As the husband of a public-school teacher, I am all too aware of the plight that educators face in North Carolina: crowded classrooms, poor per-pupil spending, and in many cases, part-time jobs just to pay the bills. This is why I joined the nearly 20,000 teachers, students, and other supporters as they flocked to the North Carolina Capitol building to protest the state’s broken education system on Wednesday.
Despite the rain and plethora of depressing signs reminding us of the hurdles facing public schools, there was a glimmer of hope in the mass of red shirts engulfing downtown Raleigh. I enthusiastically joined the crowd marching down Fayetteville Street chanting “Education is a right, that is why we have to fight!”
Within five minutes, however, my good spirits began to wane. This change began when my friend said to me, “There are so many people here that my Snapchat will not even work.” Looking around, I quickly noticed that the majority of protestors were participating in the march behind the screens of their phones. Demonstrators with witty signs reading “NC Education: First in Teacher Flight!” and “This Wouldn’t Happen at Hogwarts” stopped to pose for those livestreaming the event.
At times, it felt much like a crowded tourist destination with people pushing from each side to get a picture. I asked myself, what does their digital distance from the events right in front of them do to their hopes of effecting legislative change?
This question became especially poignant when protestors broke into small groups based on their school districts. Standing with my wife’s district on the lawn behind the legislative building, I listened as one of the organizers from the N.C. Association of Educators asked for volunteers to plan future meetings to ensure that the energy demonstrated at the rally would carry into voting season. Of the 20 educators standing in the circle, only one young woman agreed to help. I could not help but wonder where the enthusiasm I saw on Fayetteville Street had gone.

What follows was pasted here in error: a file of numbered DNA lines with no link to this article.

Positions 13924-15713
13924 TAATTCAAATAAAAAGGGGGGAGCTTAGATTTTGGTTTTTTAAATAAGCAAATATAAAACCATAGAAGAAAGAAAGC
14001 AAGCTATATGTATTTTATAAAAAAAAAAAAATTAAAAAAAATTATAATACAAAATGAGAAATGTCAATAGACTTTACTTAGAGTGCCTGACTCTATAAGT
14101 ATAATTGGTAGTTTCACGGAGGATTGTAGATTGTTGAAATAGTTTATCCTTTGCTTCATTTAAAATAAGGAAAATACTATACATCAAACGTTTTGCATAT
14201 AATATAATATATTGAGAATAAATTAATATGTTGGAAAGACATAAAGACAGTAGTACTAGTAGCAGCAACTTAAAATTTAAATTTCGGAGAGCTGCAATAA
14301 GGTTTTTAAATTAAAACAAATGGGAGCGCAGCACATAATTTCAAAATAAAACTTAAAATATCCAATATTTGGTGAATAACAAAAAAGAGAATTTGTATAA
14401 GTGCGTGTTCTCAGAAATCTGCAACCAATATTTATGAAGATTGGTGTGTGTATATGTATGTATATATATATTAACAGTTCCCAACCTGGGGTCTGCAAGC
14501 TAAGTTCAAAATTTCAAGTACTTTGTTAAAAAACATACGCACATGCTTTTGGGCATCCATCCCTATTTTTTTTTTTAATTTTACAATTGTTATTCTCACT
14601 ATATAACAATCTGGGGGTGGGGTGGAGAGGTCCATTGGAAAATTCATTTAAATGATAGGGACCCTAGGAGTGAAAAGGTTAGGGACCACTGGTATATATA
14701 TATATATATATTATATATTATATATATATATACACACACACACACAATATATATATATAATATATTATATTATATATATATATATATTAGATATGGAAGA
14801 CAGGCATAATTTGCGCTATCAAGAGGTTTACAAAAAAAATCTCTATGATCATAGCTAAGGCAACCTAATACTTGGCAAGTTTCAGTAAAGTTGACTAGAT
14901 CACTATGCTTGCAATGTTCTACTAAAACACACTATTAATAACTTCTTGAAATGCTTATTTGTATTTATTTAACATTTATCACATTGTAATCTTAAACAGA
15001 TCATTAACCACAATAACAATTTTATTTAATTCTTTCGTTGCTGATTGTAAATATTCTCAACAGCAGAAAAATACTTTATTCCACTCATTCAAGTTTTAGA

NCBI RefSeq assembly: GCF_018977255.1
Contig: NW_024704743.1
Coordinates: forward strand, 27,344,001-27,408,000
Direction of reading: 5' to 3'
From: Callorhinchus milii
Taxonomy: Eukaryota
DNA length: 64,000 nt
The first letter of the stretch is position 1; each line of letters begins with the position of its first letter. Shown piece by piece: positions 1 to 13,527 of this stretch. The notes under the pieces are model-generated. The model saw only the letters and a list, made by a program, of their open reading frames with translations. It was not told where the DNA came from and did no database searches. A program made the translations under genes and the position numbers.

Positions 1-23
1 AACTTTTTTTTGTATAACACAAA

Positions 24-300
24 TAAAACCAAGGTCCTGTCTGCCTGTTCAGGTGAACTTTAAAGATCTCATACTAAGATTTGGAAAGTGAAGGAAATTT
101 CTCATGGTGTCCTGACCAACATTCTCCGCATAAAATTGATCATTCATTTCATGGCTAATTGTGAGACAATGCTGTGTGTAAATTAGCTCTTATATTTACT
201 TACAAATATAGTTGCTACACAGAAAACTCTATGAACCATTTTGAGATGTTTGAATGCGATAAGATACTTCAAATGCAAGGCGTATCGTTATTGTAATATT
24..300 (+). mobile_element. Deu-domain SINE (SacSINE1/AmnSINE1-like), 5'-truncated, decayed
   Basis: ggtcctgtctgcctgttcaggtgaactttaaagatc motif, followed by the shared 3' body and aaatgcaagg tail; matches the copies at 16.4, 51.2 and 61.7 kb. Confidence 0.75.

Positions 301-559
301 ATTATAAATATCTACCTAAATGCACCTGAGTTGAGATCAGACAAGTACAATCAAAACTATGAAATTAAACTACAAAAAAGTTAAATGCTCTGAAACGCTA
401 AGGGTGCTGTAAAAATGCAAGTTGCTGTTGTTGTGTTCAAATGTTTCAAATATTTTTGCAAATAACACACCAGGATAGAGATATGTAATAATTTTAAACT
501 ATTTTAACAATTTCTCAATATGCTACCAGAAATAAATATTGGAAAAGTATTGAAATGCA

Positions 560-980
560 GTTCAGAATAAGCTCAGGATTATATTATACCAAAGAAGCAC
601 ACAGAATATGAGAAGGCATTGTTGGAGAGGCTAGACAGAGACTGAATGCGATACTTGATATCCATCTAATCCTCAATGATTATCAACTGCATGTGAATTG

To be sure, I was sympathetic to the already-stretched-thin teachers standing there. After all, how could my wife and her colleagues add another duty on top of lesson planning, teaching, grading, attending workshops, searching for volunteers to proctor assessment exams, and so on? Could I really be surprised that no one volunteered?
These questions risk the interpretation that I am criticizing the teachers for not stepping up, which is the opposite of what I intend. My reflections on the rally are less an indictment of these educators than they are an observation on the shortcomings of social media as a means of protest.
The same problems have riddled activists who took part in the Women’s March and the March for Our Lives; that is, large numbers of protestors satisfied their activism quota through social media posts, and failed to follow through with the nitty gritty requirements of resistance that are less easily broadcasted.
This is not to say that social media is somehow bad or antithetical to protest. After all, without platforms like Facebook and Twitter, the Teacher’s Rally would have been much smaller.
That said, I fear that these platforms are short-circuiting the prospect of meaningfully changing legislation by creating the false assurance of immediate gratification. It is no doubt rewarding to post a photo and receive likes and shares within minutes, but it appears to me that this virtual gratification is enough to satisfy many protestors’ appetites for activism. While they no doubt remain committed to the cause, the simple act of marching and broadcasting it on the internet becomes enough, leaving their contribution finished. But what happens when those Snapchats expire?
The answer is that the unsexy phase of resistance begins – writing letters, organizing meetings, canvasing to raise awareness, and most important, voting.
Many of the teachers are already aware of this reality, as thousands chanted, “Remember, remember! We vote in November!” The question now is whether or not the emotional energy exhibited on Wednesday can last another six months.
I am confident that if anyone is prepared to do this unflattering and tedious work, it is our public-school teachers. I’ve watched as my wife and her colleagues work over 12 hours a day without compensation for their master’s degrees, often without teaching assistants, and more often without due respect for their tireless efforts in the classroom, only to come home, work a few more hours grading and planning, and get back up with a smile on their faces the next day. These are the moments that no livestream or Snapchat can capture.
But these are also the moments that will earn the long-overdue requests for public education. So, as you all reminded me throughout high school, it’s time to put away your phones and get back to work.
Jacob McLain is a graduate student at Duke University.